My favorite pieces on this were by John Gruber:
The iPhone 5C has nothing to do with price. It probably does have something to do with manufacturing costs (which are lower for Apple), but not price. Apple’s years-long strategy hasn’t really changed.
As I wrote last week, strategy is about making choices, and Apple has decided to not even pretend to pursue market share, but instead embrace their up-market status.
…and MG Siegler:
But how is any of that going to help Apple sell more iPhones in China or India or in the developing world? It’s probably not. It appears now that this was always misdirection triggered by clueless reporting. Oh, Apple is working on a new, plastic iPhone? It must be a cheap one to sell in the rest of the world. Nope, it mustn’t.
Instead, what we get is a replacement for the iPhone 5. …
As a result, Apple can now offer customers something substantially sexier than “last year’s model” when they walk into a store looking for a $99 (subsidized) phone. At the same time, it eliminates the confusion that would have been caused by the iPhone 5s and the iPhone 5 looking nearly identical to one another (subtle gold, notwithstanding). And it likely keeps their high margins on the device intact. It seems like a win-win-win for Apple.
It’s hard for Apple to surprise us with iPhones anymore. The supply chain has grown so large that parts start to leak months in advance, and by the time Apple holds an event to reveal them, we’ve already seen fully-assembled models on rumor sites.
Before yesterday’s event, we thought we had the 5C all figured out: a brightly colored, plastic, cheap iPhone 5 revision to push for marketshare in lower-priced markets. And while we were correct on the hardware (which wasn’t hard), we were all proven wrong on the purpose of this device.
The iPhone 5C1 isn’t the new low-end model: it’s the new mainstream iPhone. It’s the one Apple’s promoting more, marketing more, and making available for preorder. This is the new iPhone, and as customers and the press have repeatedly shown, a new external design is all that really matters when defining “new”.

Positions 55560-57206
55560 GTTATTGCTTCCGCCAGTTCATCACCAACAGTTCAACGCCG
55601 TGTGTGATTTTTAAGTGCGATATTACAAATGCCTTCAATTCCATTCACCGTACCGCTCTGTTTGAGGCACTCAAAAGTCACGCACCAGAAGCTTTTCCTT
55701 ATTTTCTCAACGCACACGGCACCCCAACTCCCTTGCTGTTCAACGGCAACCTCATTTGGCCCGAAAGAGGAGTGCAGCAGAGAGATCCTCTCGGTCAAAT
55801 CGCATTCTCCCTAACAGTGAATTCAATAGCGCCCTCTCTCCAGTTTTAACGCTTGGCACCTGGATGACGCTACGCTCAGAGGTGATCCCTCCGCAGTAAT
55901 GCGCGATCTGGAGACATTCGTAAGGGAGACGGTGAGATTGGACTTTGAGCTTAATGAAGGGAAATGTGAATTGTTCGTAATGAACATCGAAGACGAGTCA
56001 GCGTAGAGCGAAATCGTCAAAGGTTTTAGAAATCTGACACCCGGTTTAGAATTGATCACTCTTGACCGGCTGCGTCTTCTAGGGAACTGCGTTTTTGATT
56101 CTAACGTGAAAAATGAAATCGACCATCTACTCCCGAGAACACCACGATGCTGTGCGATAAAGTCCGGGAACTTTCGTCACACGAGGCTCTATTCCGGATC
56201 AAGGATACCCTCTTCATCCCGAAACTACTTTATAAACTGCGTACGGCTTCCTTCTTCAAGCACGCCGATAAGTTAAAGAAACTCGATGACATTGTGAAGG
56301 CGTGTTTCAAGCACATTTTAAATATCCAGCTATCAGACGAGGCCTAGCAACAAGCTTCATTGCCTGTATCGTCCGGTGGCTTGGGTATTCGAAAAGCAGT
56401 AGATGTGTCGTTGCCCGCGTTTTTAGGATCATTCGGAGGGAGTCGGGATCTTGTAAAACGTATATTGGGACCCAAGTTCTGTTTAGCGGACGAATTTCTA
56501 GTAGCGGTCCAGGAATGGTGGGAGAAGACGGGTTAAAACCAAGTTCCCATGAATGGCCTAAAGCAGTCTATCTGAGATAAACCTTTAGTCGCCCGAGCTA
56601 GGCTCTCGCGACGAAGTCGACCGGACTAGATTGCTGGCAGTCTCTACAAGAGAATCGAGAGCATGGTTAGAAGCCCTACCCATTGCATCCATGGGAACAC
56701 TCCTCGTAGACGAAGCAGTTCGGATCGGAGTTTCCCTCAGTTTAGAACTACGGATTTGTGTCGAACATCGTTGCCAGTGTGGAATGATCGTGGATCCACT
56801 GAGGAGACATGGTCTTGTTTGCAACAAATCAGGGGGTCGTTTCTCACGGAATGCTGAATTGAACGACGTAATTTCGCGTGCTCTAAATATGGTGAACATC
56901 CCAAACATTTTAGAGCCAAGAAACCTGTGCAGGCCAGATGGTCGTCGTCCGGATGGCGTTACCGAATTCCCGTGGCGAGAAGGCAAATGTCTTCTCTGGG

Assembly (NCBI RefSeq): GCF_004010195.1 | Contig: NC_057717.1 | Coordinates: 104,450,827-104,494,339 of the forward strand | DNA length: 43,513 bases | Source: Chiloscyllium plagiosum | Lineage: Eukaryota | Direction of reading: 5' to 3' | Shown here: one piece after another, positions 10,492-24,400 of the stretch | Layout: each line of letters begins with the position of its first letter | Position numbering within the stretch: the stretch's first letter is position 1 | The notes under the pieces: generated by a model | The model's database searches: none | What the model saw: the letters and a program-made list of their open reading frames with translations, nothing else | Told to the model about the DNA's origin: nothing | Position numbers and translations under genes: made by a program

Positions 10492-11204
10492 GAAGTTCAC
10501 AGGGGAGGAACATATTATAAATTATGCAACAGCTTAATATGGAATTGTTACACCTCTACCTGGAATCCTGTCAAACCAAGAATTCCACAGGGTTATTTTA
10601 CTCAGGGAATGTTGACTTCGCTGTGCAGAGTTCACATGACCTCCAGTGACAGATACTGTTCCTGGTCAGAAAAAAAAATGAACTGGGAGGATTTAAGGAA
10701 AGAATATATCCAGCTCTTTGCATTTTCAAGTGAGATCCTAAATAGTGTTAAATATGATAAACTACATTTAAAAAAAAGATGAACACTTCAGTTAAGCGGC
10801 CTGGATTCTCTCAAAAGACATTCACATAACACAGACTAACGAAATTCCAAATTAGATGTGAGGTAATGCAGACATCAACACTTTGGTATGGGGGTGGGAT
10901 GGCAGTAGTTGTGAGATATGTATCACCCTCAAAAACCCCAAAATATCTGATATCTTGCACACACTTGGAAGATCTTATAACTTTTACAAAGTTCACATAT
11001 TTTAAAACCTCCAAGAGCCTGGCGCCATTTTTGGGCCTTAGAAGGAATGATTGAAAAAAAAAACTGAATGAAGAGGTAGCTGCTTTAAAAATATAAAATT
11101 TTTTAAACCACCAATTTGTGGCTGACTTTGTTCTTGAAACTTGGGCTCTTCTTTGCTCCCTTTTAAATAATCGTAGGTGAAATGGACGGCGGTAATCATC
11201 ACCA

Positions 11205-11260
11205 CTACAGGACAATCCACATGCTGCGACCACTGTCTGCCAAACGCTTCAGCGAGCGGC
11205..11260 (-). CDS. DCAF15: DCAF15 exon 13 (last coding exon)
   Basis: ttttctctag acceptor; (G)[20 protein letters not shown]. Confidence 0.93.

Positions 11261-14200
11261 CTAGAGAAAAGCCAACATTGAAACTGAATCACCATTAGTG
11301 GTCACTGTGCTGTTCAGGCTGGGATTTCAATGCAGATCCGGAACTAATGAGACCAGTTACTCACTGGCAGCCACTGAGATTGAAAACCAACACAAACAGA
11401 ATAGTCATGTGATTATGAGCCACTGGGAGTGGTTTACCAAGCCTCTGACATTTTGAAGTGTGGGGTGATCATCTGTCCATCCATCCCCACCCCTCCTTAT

The 5S is the Retina MacBook Pro of the iPhone lineup. Many of us will buy them, but they won’t be the best-selling model, and Apple doesn’t want them to be.
Apple’s intentionally pushing their flagship product downmarket. They’ve lost a lot of sales over the years because the iPhone was too good: people who didn’t want to spend $200 and up for a contract phone, people who thought they didn’t need a high-end phone, people who thought the iPhone was too fragile for their lifestyle.
The new 5C, and iOS 7, looks more casual and costs $100 less. The message is clear: this is a phone for everyone. Whether that holds up remains to be seen.
While the 5C looks solid and they’re going to sell an assload of them, I’m skeptical of some parts of this strategy: in particular, I think not making a larger-screened iPhone yet is a mistake. Not addressing the lower-cost market might also prove to be a poor investment in future marketshare. And the 5C doesn’t seem cheap enough to take a smaller subsidy and develop strong carrier-retail incentives, a strong growth strategy employed by manufacturers and carriers for Android phones for years.2
The biggest surprise at yesterday’s iPhone event was how unsurprising it was, even relative to my own low surprise-expectations having seen the leaked parts.
(Of course, the 5S looks awesome and I can’t wait to get one. But that doesn’t matter as much as it used to.)
I’m going to stick with “5C” and “5S” instead of “5c” and “5s” for a week or two to see if Apple relents, like they did after a few days with “3G S”. ↩
Anyone walking into a Verizon store in the U.S. asking about the iPhone since 2010 has probably had a salesperson try to talk them out of it. This is why: salespeople make more from the higher commissions on most Android phones.
This has been one of the biggest drivers of U.S. Android marketshare. (It’s also why Windows Phone never took off — it had neither Android’s carrier retail incentives nor the iPhone’s strong customer demand to overcome their absence.) ↩